13. HI PETE, i can concur with you, in my experience this years shower was a non event. i watched from around midnight on friday november 17th to 2am on saturday november 18th, some two hours in total. UNDER CLOUDLESS skies and from a very favourable observing location in rural Worcestershire, limiting mag 6. Shortly after starting my watch i witnessed a very nice zero magnitude meteor, slow, orange in colour and emanating from the constellation of Taurus, a good beginning, but alas this was to be the last meteor i saw, thus not one single Leonid meteor observed apparently on the night of maximum, and no i did not fall asleep, it was minus 4 centigrade in my location. I covered various parts of the sky during the watch, firstly looking to the south east, then north east, and finally directly at the radiant. Any comments from other observers. I Look forward to the Geminids, my own star sign, I might have more luck. Best wishes CHRIS.
  14. HI PAUL, ANOTHER EXCELLENT IMAGE OF THE FULL DISC IN WL, I TRIED DOING SOME VIDEO OF THE SUN AND SUNSPOTS ON SEVERAL OCCASIONS TODAY, BUT THE ALMOST CONTINUOUS PASSAGE OF FAST MOVING CLOUDS ACROSS THE SUN MADE IT DIFFICULT TO FOCUS USING AUTO MODE. NEVERTHELESS FINE DISPLAY OF SUNSPOTS , ESPECIALLY CONSIDERING CURRENT STAGE IN THE SOLAR CYCLE. BEST WISHES CHRIS.
  15. HI Mike, yet again a lovely sketch, great rendition of a familiar object, it certainly lives up to its name, kind regards CHRIS.
  16. HI Freddie, great image in WL , the detail of the sunspots reminds me of experiments at school, over 50 years ago now, with magnets and iron filings, etc, great work. CHRIS.
  17. Hi , that is certainly a superb solar image, better than the views on Solar Weather, raining here at moment, so no chance of a view even in white light.
  18. Hi , that is one superb image of the giant planet, lovely colours and intricate detail, one of the best I have seen, lets see some more ? Chris.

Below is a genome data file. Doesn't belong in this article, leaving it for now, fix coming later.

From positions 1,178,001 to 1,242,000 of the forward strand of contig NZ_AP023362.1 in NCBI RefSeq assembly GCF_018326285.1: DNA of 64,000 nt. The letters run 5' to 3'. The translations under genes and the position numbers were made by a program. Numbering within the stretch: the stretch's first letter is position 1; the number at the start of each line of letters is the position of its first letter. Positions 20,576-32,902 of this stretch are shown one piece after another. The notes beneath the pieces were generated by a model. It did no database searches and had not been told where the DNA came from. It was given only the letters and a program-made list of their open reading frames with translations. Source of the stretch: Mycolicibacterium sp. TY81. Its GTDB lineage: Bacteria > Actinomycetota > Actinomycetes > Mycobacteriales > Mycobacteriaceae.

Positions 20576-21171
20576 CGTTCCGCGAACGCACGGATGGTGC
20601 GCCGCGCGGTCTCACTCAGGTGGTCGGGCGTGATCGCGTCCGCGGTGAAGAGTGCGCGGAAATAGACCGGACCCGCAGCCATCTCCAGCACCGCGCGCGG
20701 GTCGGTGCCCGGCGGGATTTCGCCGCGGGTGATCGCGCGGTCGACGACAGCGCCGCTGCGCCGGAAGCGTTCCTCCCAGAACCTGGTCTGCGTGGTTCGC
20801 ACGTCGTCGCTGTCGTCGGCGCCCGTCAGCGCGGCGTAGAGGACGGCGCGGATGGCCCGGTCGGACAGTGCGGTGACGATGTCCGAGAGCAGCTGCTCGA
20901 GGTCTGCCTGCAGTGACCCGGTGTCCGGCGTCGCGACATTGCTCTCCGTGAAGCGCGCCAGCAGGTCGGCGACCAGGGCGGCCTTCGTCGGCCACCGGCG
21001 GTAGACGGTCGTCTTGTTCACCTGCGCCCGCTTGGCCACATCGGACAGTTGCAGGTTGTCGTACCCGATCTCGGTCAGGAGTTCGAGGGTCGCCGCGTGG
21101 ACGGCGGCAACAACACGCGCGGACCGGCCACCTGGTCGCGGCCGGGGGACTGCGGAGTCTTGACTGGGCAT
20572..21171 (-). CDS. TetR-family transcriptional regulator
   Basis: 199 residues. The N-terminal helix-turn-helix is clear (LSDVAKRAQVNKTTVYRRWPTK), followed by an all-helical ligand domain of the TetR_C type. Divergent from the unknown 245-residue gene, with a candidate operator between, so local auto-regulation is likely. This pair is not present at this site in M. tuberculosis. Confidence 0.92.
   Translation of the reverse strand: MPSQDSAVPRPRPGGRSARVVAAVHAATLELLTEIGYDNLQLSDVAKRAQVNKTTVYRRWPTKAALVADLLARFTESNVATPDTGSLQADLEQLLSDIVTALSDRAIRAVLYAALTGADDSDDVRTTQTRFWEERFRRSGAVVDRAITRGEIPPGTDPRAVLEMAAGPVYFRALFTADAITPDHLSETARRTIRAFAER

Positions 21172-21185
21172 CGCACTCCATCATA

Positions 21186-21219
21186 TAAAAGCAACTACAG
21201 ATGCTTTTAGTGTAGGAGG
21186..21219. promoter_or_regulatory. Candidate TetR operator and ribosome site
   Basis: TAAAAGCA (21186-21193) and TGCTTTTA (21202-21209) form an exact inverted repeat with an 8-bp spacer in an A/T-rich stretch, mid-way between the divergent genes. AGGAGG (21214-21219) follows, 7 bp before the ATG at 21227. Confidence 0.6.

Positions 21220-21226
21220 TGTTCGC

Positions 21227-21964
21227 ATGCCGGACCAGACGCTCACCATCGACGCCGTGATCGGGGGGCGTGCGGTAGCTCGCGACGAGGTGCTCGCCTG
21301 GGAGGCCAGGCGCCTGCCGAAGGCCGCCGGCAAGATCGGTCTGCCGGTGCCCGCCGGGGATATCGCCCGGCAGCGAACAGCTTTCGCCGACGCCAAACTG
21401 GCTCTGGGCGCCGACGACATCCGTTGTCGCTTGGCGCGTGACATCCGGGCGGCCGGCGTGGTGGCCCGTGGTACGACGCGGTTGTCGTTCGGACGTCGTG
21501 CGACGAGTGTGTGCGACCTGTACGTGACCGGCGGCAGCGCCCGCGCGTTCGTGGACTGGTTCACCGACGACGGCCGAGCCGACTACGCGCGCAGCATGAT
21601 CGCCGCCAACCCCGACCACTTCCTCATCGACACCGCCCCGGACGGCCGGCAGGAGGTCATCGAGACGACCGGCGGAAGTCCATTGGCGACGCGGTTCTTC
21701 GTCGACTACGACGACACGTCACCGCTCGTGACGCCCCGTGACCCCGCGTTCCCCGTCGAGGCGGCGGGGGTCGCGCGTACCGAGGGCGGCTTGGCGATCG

19. WOW, a beautifully atmospheric and well executed sketch from a skilled artist, now looking forward to the 2017 Perseids. Chris.
  20. Hi Paul. Peter, Mike, et al. Another interesting discussion, to which I will add a few comments, ( before it degenerates into fisticuffs!!) LOL. I have had limited experience with MN's, but have observed Jupiter and Saturn on occasion through an 8 inch, presumably the same scope belonging to Paul and myself's aforementioned mutual friend. Whilst this was some years ago now, I well remember thinking that the planetary images produced were noticeably superior to those of the 8inch Smidt/ Cass which I owned at the time and also those through a 6inch Newtonian which I had previously used. Of course i DID NOT have these instruments at hand to allow a direct comparison. I now have a 155mm triplet APO, and whilst local seeing conditions are everything, I would nevertheless suggest that at least for planetary work, the MN design can only be bettered by a top class refractor, and of course inch for inch the difference in price makes the former a very attractive proposition. However, while I only live some 20 miles from Worcester, I think i WILL give this one a miss, as my partner is convinced I already have too many instruments cluttering up the house. (not true of course). best wishes Chris.
  21. I there Noah, a great image, packed with detail, looks very sharp too, size wise it gives a very accurate impression of what can be seen in my 155mm APO under near perfect conditions, good work. Chris
  22. Hi Pete, lovely image, GRS in particular noticeably orange. Chris
  23. Hi Mike, another excellent drawing of Saturn through your TAK. I managed my first brief look at saturn this opposition on Saturday evening through my 130mm f6 APO, barely visible through the encroaching tree tops, which meant moving the telescope and mount from one location to another on several occasions. Yet, surprisingly enough the seeing was not too bad, especially on low power, nb. my best view was at just x 100. The north polar hood and equatorial belts were prominent, as was the CD, but little else. Unfortunately there was no opportunity to produce a sketch. I also viewed Saturn under similar circumstances last night, but the seeing was not nearly as good as the previous night, never mind. Looking forward to your next sketch. best wishes Chris.
  24. That is a beautiful sketch, executed with great skill and attention to detail, especially so considering the cold conditions. I am a new member and was just perusing the sketching forum when I came across your image. In my opinion producing a satisfactory lunar drawing is probably the greatest challenge of all. Keep up the good work. kind regards Chris.